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Tuesday, July 15, 2014

Potential for Hazardous Weather Today - Stay Informed-Ready-Safe

MEDIA CONTACT: Mark E. Brady, Chief Spokesperson, 240-508-7930
mebrady@co.pg.md.us     @PGFDPIO

The weather forecast for Tuesday, July 15, includes the potential for strong to severe storms that could result in Flash Flooding.  

Here is today's Hazardous Weather Outlook from the National Weather Service (NWS).

.DAY ONE...TODAY AND TONIGHT

THUNDERSTORMS ARE EXPECTED...ESPECIALLY THIS AFTERNOON AND
EVENING. THUNDERSTORMS WILL BE CAPABLE OF PRODUCING DAMAGING WIND
GUSTS AND HEAVY DOWNPOURS THAT COULD LEAD TO LOCALIZED FLASH
FLOODING.

Anticipate the NWS to post warnings later today concerning thunderstorms and flash flooding.  Please keep informed about today's weather.  Monitor local media for updates.

For safety information on thunderstorms and lightening we want to refer you to our partners at FEMA, please, click here.

Flash Flood Facts...
Flash floods occur within a few minutes or hours of excessive rainfall or a dam failure. Flooding is a longer-term event and may last a week or more.
Most flash flooding is caused by (1) slow-moving thunderstorms, (2) thunder-storms repeatedly moving over the same area or (3) heavy rains from hurricanes and tropical storms.
Flash floods can roll boulders, tear out trees, and destroy buildings and bridges.
Densely populated areas have a high risk for flash floods. The construction of buildings, highways, driveways, and parking lots increases runoff by reducing the amount of rain absorbed by the ground.
Water can erode the roadbed creating unsafe driving conditions.
Many flash floods occur at night when flooded roads are hard to see.
2 feet of water will float your car, truck or SUV!!! 6 inches of fast-moving floodwater can knock you off your feet.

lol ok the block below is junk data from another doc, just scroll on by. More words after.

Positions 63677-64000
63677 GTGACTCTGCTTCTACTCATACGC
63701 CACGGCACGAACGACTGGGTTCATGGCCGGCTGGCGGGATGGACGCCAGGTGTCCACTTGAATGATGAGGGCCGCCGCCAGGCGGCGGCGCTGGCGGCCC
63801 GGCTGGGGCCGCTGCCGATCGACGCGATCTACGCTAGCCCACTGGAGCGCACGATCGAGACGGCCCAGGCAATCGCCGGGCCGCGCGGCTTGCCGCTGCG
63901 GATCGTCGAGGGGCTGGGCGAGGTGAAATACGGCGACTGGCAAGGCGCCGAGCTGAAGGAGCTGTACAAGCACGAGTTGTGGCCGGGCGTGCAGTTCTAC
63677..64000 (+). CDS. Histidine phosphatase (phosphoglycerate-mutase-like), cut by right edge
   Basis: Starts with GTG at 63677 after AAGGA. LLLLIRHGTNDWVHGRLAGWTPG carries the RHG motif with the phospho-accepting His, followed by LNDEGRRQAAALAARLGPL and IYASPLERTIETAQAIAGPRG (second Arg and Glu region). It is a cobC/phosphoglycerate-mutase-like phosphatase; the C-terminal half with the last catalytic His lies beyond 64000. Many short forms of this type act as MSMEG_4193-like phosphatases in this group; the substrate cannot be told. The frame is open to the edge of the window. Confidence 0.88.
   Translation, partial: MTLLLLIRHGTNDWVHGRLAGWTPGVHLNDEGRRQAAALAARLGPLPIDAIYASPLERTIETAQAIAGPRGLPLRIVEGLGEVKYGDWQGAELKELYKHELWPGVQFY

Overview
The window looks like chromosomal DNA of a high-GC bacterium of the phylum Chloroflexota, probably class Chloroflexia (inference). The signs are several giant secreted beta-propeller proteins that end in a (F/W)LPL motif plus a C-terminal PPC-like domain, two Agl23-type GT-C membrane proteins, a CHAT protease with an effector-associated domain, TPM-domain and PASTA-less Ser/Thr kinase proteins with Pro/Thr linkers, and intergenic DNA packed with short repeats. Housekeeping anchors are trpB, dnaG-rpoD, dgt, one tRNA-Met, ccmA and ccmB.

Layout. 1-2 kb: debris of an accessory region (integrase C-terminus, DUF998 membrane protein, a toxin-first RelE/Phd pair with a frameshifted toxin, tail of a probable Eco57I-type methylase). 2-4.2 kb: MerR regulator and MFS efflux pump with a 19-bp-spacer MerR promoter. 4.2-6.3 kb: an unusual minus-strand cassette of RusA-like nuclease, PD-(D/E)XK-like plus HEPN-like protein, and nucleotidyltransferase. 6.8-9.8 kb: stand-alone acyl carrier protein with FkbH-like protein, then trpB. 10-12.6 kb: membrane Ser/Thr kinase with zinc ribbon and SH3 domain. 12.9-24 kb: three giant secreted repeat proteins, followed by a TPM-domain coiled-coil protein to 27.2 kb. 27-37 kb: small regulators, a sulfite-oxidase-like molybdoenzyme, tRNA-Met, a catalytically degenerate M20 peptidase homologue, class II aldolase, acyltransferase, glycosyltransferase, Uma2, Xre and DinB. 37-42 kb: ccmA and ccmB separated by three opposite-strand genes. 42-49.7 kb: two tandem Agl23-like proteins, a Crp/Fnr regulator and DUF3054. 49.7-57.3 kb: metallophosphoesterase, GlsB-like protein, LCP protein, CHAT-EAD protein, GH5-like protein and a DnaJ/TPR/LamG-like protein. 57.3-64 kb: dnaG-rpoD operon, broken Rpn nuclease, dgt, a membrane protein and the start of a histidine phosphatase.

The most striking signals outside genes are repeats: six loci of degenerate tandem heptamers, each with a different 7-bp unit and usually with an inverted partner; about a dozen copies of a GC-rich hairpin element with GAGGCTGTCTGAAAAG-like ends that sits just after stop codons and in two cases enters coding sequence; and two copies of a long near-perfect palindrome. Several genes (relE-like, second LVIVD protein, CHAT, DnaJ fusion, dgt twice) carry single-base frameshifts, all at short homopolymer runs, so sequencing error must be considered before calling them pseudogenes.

Nearly half of all flash flood fatalities are auto related. If your car stalls, leave it and seek higher ground, if you can do so safely.
Underpasses can fill rapidly with water, while the adjacent roadway remains clear. Driving into a flooded underpass can quickly put you in 5-6 feet of water.
The Prince George's County Fire/Emergency Medical Services (EMS) Department wants you to stay safe during this potentially dangerous weather conditions.  Help us by helping yourself and heed warnings and safety tips.
Flash Flood Safety Tips...
Never try to walk, swim, or drive through swift-moving floodwater. Remember, 2 feet of water will float your vehicle and 6 inches of fast moving floodwater can knock you off your feet.
If you come upon floodwaters, STOP, TURN AROUND AND GO ANOTHER WAY!!
Do not attempt to drive through a flooded road.
If your car stalls in high water, DON'T PANIC, leave your car and seek higher ground, if you can do so safely and call 911.
Stay informed about the storm and possible flooding by listening to your NOAA weather radio, commercial radio or television.
STAY INFORMED - STAY READY - STAY SAFE!!!

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